We were indeed lucky in seeing possibly 2 Short-eared Owl and a Barn Owl out hunting, though both were fairly distant for getting a good photograph.
|Barn Owl - Bempton Cliff RSPB ©Nick Hull|
|Short-eared Owl - Bempton RSPB © Nick Hull|
16th October - We started our day at South Landing with the ringing, recording 26 species not all of them were in the hand. It was obvious that it was going to be a slow day so Jackie and I left and headed to Hornsea Mere as there was a Long-tailed Duck there. The Mere can be good and we recorded 31 species including the Long-tailed Duck which I found at the far end of the Mere. Which looked to be a female in more or less summer plumage but it was very hard to assess at the distance we were looking over. After we grabbed some lunch we headed to the seafront for a little seawatching, the highlight here was several Red-throated Diver and a single Black-throated Diver which isn't that commonly seen here. We had a flight of Common Scoter flying towards Flamborough and I noticed a slightly smaller bird amongst them and as they came level with us it turned into a male Long-tailed Duck. We also had two dark-morph Arctic Skua which are always nice to see. We don't see very much duck passage from Dorset coast so it was a bit odd to see a group of 9 Teal fly-by and pitch down on the sea to rest before continuing on south.
17th October - We were due to meet up with friends at Tophill Low mid morning so we went to the Obs for the ringing first thing before heading off to Tophill Low. The reserve here is run by the Water authority with ponds, water reservoir and woodland, a lot of work has been done providing new hides and access. There had been Blue-winged Teal and Ring-necked Duck present but we managed not to find either on our visit but there were lots of water fowl present. Highlights here was 2 Brambling coming into the feeding station and a Black-necked Grebe on the main reservoir and a Migrant Hawker Dragonfly which landed in a tree behind us when we were having lunch.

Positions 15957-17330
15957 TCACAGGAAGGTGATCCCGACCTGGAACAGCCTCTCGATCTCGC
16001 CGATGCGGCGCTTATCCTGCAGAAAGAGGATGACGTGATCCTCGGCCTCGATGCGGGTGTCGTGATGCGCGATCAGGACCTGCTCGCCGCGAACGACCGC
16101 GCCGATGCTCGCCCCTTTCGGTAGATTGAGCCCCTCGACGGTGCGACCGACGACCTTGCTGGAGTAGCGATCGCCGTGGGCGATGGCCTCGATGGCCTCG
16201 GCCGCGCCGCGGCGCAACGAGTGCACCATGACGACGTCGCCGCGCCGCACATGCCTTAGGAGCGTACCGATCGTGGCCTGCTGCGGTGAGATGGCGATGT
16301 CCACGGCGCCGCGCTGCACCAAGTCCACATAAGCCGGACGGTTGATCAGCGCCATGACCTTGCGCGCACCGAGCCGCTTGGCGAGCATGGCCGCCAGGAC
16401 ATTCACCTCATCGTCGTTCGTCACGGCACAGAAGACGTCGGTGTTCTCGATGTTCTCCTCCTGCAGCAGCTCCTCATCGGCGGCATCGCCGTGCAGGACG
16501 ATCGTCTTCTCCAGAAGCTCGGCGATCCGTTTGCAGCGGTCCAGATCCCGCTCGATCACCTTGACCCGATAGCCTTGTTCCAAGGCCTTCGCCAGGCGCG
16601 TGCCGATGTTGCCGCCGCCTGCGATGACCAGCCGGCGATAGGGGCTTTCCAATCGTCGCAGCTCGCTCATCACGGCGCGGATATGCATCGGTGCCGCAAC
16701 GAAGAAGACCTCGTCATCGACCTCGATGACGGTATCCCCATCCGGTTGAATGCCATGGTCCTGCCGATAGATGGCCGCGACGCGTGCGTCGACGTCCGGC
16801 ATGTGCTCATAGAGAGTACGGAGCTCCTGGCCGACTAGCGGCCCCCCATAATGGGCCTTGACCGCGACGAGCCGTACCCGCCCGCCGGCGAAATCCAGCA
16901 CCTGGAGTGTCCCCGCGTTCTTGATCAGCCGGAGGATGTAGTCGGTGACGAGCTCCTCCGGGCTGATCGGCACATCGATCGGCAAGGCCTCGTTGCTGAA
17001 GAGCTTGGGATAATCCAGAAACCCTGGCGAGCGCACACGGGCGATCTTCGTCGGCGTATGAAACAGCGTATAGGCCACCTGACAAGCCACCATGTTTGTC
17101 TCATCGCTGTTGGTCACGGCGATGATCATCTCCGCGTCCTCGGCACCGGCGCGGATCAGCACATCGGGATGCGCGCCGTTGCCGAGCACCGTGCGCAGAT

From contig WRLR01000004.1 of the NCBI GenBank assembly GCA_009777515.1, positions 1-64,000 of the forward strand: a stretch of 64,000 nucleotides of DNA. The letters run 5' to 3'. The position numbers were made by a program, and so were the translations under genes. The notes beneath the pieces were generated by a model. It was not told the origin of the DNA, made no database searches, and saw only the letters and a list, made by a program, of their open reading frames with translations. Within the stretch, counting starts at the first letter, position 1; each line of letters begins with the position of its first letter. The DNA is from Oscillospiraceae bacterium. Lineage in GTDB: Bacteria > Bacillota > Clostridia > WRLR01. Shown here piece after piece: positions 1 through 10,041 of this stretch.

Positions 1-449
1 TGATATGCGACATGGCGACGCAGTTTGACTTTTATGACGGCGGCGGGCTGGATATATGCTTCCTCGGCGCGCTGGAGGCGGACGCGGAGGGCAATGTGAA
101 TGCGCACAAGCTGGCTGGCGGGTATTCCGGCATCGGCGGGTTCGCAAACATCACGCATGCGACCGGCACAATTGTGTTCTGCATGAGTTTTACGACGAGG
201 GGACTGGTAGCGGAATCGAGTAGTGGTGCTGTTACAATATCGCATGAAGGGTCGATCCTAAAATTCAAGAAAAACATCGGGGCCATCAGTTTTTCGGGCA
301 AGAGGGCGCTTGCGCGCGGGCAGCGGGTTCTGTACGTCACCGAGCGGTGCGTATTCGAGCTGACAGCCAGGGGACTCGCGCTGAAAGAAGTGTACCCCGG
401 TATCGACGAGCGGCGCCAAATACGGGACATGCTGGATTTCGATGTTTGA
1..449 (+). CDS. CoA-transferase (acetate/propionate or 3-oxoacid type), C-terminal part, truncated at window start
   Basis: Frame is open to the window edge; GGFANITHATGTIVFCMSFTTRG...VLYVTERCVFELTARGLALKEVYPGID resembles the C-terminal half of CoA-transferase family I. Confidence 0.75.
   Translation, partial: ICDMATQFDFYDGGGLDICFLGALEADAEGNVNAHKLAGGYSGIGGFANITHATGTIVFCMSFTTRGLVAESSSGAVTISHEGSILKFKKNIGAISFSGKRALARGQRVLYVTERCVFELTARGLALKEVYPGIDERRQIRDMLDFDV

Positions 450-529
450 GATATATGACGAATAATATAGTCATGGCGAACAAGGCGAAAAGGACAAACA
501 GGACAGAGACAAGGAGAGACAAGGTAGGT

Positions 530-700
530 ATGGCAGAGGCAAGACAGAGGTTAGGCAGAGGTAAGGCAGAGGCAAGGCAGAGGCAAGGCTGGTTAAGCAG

|Male Migrant Hawker Dragonfly _ Tophill Low © Nick Hull|
We ended the day at Flamborough Fog Station (Lighthouse) for a seawatch and had a real surprise when a Puffin flew past a species that breeds at Bempton but should have left the area by now. We had several Grey Seals, Red-throated Diver, Scoter and lots of Gannet, Cormorant and Shags moving.
18th October - Up early to join Keith Clarkson for a vismig session near Bempton but it became obvious that not much was happening through we saw some Redwing and Fieldfare moving though not in big numbers. So we headed to the South Landing Obs and as we arrived they had just completed a net round and we were lucky to see a male Brambling in the hand. We then headed out to the clifftop viewpoint for some sea-
watching. We scanned through the Common Scoter flock which were riding the surf off shore and found a Long-tailed Duck amongst them. We had a flight of 8 Turnstone with a single Purple Sandpiper tagging along with them. We had a dark morph Arctic Skua, Razorbill and Guillemot, several Red-throated Diver and lots of Gannets and just as we were about to call it a day I spotted two Velvet Scoter flying in and joining the Common Scoter which was a nice end to the mornings birding, we ended here with 46 species in total. Then we were off to Bempton Cliffs RSPB for a late lunch.